And you say, Mover Mike why do you blog about these things? Few read them, fewer comment! Someday, there will be a lot of finger pointing, and blame shifting, and we will be required to build a new currency. We can’t make the same mistakes again. Our Founding Fathers warned us about fiat currencies and our Constitution prohibited these practices, yet we allowed it to happen, anyway. Our progeny deserve better.
Mover Mike

Richard Russell’s Lesson

I subscribe to Richard Russell’s Dow Theory Letters Inc. and today he wrote about the Constitution and our currency. I noted Section 8 – Powers of Congress, The Congress shall have the power

5. To coin money, regulate the value thereof, and of foreign coin, and fix the standard of weights and measures:

6. To provide for the punishment of counterfeiting the securities and current coin of the United States:

and this

Section 10 – States prohibited from the exercise of certain powers.
1. No state shall enter into any treaty, alliance, or confederation; grant letters of marque and reprisal; coin money; emit bills of credit; make any thing but gold and silver coin a tender in payment of debts; pass any bill of attainder, ex post facto law, or law impairing the obligation of contracts, or grant any title of nobility.

The Founding Fathers knew the history of paper money (fiat) and specifically prohibited paper money that was not backed by Gold and Silver. Russell writes about our history with paper: Congress printed Continentals during Washington’s time and they became worthless; “not worth a continental”. During the Civil war the South printed Confederate Paper, which is worthless, except for it being collectible, but you certainly can’t buy anything with it. The North printed Greebacks which became worthless. So now we have the USD!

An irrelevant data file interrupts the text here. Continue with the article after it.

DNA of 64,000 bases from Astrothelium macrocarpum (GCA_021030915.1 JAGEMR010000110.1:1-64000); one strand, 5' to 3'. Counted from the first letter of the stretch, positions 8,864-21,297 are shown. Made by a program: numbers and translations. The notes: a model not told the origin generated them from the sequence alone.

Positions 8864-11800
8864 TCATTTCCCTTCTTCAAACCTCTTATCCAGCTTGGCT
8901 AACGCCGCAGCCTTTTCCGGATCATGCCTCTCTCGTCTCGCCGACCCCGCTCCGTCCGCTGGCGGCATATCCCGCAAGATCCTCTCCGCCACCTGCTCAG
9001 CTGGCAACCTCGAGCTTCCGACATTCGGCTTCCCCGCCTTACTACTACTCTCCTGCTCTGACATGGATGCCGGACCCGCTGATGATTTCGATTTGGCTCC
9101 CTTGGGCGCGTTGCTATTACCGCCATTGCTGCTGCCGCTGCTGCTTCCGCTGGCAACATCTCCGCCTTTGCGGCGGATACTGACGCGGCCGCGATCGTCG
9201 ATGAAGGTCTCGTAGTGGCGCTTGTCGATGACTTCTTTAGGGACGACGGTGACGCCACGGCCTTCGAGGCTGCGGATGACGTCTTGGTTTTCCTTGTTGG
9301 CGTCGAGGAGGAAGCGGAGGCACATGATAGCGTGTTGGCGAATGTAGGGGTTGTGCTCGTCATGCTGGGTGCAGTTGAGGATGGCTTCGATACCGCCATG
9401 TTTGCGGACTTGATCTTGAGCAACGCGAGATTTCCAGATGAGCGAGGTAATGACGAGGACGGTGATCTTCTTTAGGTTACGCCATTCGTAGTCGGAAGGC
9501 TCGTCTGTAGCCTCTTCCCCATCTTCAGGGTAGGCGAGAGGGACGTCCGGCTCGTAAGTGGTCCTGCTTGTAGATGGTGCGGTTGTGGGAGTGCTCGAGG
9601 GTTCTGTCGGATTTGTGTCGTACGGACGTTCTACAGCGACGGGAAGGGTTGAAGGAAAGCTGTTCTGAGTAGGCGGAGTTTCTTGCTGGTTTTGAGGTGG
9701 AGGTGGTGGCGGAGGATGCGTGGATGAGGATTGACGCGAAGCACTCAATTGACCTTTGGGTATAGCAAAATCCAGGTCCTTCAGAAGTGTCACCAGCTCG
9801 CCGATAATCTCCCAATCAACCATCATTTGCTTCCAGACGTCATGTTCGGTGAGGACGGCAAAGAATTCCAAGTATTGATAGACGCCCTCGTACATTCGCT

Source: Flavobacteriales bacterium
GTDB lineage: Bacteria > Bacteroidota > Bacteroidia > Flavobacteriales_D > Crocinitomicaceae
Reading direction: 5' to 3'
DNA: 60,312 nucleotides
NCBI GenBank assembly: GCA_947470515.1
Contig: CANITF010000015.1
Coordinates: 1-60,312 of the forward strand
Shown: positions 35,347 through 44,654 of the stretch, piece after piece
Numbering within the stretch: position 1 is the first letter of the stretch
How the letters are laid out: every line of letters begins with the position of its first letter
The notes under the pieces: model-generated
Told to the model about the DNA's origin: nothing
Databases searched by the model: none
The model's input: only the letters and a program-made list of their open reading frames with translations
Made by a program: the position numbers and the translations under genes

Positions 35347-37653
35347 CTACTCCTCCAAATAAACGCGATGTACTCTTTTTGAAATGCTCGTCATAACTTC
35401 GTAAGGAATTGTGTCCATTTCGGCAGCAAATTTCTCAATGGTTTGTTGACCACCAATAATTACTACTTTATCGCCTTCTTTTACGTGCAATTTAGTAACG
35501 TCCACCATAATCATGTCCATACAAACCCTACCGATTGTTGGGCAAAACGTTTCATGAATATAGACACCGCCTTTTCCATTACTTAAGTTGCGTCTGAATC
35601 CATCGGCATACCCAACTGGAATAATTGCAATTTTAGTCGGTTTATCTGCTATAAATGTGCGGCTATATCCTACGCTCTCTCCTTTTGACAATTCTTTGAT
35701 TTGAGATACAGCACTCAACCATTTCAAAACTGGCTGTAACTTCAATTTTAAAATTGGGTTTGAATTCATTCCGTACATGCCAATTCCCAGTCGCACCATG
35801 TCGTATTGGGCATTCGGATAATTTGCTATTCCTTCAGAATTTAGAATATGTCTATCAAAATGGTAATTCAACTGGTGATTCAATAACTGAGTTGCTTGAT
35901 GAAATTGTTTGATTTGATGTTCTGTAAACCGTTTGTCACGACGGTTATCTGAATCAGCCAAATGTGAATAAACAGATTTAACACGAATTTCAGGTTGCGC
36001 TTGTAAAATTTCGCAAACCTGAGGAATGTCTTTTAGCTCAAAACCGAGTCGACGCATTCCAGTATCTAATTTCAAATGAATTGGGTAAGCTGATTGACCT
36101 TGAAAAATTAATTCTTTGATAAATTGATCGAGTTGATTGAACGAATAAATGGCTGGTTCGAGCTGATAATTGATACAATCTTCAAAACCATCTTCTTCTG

I was looking at Kitco and there is an interesting chart of exchange rates. One of the things I noticed is that Gold is different prices depending on the currency. For example, in USD Gold is $451.70 an ounce, in Euros Gold is 339.70, in Pounds Gold is 238.40, and in Yen it is 46337.64. How could Gold be 46337.64 in Yen? In 2001 the USD was 120 and Gold was $250, today the USD went to a new low of 81.53 and Gold was $451.70. Clearly, it seems if the USD goes down, then Gold goes up. But, how could Gold be 46337.64 in a currency?

I would guess with the Continentals, Greenbacks and Confederates that gold went up and up and the currencies went down and down to the point that you did not have enough currencies to buy an ounce of Gold. If the USD declined another 50%, I would guess that Gold would go up 50%; if the USD went down 90% that Gold would be up at least 90%; if the USD went to zero and that is our history with fiat currencies, then no amount of USD would buy an ounce of Gold.

Imagine you own a general store. Canadian touists come into your store and buy from you. Their currency is going lower against the USD. First, you mark up your goods to Canadians, because you take their paper to the bank and the bank doesn’t credit your account with as much as fFace value. At some point you can’t keep track of the decline and you refuse altogether to accept Canadian currency. No amount of Canadian currency would you take to pay for an item in your store. I saw this happen in the 50’s and 60’s. The Canadian dollar would buy more here than a USD. In the 80’s and 90’s only 65 Canadian dollars would equal a 100 USD, and stores refused to take Canadian dollars, anymore.
Richard Russell’s lesson:

Lesson — Gold is money, I know it, Greenspan knows it, the Fed knows it, and the US government knows it. But the lie that gold is a commodity lives on. Ultimately every lie is exposed and every truth comes to life. As for gold, it’s only a matter of time before the central banks of the world are forced to admit that GOLD IS MONEY.

Why will the truth be forced upon them? Because as the price of gold in terms of central bank paper rises, the desire for central bank paper will decline. Even an idiot will draw correct conclusion from that action.